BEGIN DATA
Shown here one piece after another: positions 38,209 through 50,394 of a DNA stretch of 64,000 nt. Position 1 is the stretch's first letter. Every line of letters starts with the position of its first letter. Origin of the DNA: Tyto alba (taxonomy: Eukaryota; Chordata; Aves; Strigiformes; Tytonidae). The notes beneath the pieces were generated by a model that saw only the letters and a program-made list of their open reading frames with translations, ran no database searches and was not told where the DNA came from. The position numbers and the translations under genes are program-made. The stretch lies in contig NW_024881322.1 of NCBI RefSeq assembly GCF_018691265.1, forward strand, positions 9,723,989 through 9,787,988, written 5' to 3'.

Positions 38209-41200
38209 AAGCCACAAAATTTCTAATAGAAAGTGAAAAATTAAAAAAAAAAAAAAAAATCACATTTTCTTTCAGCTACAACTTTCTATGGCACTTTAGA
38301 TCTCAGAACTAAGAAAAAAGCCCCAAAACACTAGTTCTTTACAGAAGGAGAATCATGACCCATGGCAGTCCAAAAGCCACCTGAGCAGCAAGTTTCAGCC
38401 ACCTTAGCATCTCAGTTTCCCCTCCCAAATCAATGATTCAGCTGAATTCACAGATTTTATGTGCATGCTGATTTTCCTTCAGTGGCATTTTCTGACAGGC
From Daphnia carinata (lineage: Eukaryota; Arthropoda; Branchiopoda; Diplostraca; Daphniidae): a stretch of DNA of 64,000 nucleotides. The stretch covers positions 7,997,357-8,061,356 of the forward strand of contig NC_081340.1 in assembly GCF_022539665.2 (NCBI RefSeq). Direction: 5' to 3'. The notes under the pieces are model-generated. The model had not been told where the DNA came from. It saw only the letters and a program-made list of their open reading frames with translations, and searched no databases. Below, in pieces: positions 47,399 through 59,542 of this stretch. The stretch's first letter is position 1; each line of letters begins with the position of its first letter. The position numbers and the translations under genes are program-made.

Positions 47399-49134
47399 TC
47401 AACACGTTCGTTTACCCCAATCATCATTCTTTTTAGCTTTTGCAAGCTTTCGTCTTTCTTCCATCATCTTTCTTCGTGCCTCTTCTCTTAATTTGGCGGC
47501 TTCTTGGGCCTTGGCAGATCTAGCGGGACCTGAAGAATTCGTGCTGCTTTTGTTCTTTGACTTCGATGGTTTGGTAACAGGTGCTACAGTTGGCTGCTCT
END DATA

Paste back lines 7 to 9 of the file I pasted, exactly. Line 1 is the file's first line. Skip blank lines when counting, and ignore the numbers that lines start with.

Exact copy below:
Positions 47399-49134
47399 TC
47401 AACACGTTCGTTTACCCCAATCATCATTCTTTTTAGCTTTTGCAAGCTTTCGTCTTTCTTCCATCATCTTTCTTCGTGCCTCTTCTCTTAATTTGGCGGC